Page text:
Today’s guest columnists are Chris Corr and Christopher Atwater of Troy University.
The arrival of another National Signing Day will bring yet more commentary on the dominance of the SEC, both on the field and the recruiting trail. The conference just had two of its teams face off for the national championship, and heading into the final week of recruiting, its members occupy 13 or the top 26 spots on 247Sport’s recruiting rankings. Neither of the championship opponents, Alabama and Georgia, even hold the top spot, which goes to Texas A&M. Those results reinforce the long-established relationship between recruiting at the highest level and winning football games, and while that deserves attention, there should also be some acknowledgment of how those top classes are built and who benefits from them.
A recent study by researchers at Troy University and the College Sport Research Institute (CSRI) reveals that black assistant football coaches are tasked with greater recruiting responsibilities than their white counterparts, and that black assistants not only sign more recruits overall, they’re also more heavily relied on to secure top talent (i.e. five-star recruits). Despite their increased duties and higher rates of success, there remains a disproportionately low number of black head coaches in college football. Among the Power Five conferences 16% of head coaches are black, while the SEC has no black head coaches.
Assistant coaches, however, are almost evenly divided, and their near 50/50 split may reflect the composition of recruits. During the 2021 college football season, 45% of Power Five football players were black. This number, as reported by the NCAA, includes every player on every team, regardless of scholarship status. But our internal research shows that the number of scholarship and starting players yield percentages of black participation much higher than 45%. In fact, more than 70% of starters during the 2021 FBS Bowl Season were black, and in the past three recruiting classes, 84% of signees in the SEC were black. And as the Troy/CSRI study showed, the majority of those athletes were recruited by black coaches.
Take Alabama’s 2021 recruiting class. The Crimson Tide won the 2021 National Championship over Ohio State, then signed the top-ranked class in the country, according to 247Sports. It included seven five-star recruits, all of them black. The 247Sports database also shows that the primary recruiter for each of the seven was black, and that associate head coach Charles Huff landed four of the seven.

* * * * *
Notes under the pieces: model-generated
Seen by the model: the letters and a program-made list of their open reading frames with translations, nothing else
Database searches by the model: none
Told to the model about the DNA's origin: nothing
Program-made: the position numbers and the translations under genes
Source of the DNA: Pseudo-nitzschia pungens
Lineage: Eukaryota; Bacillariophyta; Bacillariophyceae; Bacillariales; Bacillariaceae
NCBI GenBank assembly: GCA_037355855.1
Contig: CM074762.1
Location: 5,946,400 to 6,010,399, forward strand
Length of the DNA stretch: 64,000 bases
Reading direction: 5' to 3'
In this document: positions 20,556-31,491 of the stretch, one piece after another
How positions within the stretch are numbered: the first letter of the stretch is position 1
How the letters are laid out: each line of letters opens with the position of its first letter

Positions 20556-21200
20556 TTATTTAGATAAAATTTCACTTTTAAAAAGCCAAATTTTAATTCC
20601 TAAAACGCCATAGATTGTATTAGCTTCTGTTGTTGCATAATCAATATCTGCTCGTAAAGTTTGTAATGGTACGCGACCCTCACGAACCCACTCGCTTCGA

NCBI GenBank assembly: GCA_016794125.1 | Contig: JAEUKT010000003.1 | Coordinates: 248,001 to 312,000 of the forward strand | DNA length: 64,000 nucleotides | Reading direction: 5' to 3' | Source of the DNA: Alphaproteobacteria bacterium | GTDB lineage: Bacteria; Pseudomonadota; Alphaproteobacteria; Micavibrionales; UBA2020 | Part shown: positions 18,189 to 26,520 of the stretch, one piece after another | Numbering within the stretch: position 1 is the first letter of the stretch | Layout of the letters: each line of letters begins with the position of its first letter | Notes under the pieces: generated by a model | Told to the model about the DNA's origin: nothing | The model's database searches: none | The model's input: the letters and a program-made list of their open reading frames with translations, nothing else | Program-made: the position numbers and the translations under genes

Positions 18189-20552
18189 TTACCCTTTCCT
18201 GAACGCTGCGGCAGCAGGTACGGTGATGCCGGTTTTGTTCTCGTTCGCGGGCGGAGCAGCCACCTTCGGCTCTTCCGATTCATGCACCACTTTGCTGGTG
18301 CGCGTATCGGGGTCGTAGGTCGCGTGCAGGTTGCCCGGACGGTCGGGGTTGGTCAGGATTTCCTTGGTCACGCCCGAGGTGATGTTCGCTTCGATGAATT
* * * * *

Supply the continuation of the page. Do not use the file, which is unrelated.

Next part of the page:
The Tide’s title and recruiting helped two Alabama assistants land head coaching jobs elsewhere. Offensive coordinator Steve Sarkisian was hired by the University of Texas, and Huff went to Marshall University, a Group of Five school. One year later, Marshall is coming off a 7-6 season and currently has the top-rated recruiting class in Conference USA, while Texas went 5-7 and currently has the top-rated class in the Big-12. Huff was paid $755,000 in 2021; Sarkisian earned $5.4 million.
At the end of the most recent season, nearly a quarter of Power Five athletic directors (14 of 65) decided to shell out millions in buyouts and severance pay to hire new football coaches. This unprecedented rate of coaching turnover comes on the heels of a pandemic that left many athletic departments sputtering financially. And while there are multiple considerations that go into picking a head coach—booster and alumni relations, program management and coaching acumen, among others—recruiting is a key factor. Alabama and Georgia and the rest of the SEC have made it abundantly clear, you have to recruit like us to win like us.
And yet, even amid the unprecedented number of head coaching changes in 2021, only two black head coaches were hired at Power Five programs; Marcus Freeman at Notre Dame and Tony Elliott at Virginia. Black assistant coaches help secure the top talent in the country but are rarely afforded the opportunity to lead the top programs.
SEC teams will surely continue to vie for national championships, in large part by recruiting at the highest level in the sport. Hopefully more of the coaches responsible for accumulating that top talent will get the opportunity to become a head coach within the conference.
Corr and Atwater are assistant professors in the School of Hospitality, Sport, & Tourism Management at Troy University. The College Sport Research Institute (CSRI) is housed in the Department of Sport & Entertainment Management at the University of South Carolina. More information on CSRI and their annual Adjusted Graduation Gap Reports can be found at www.csri.org.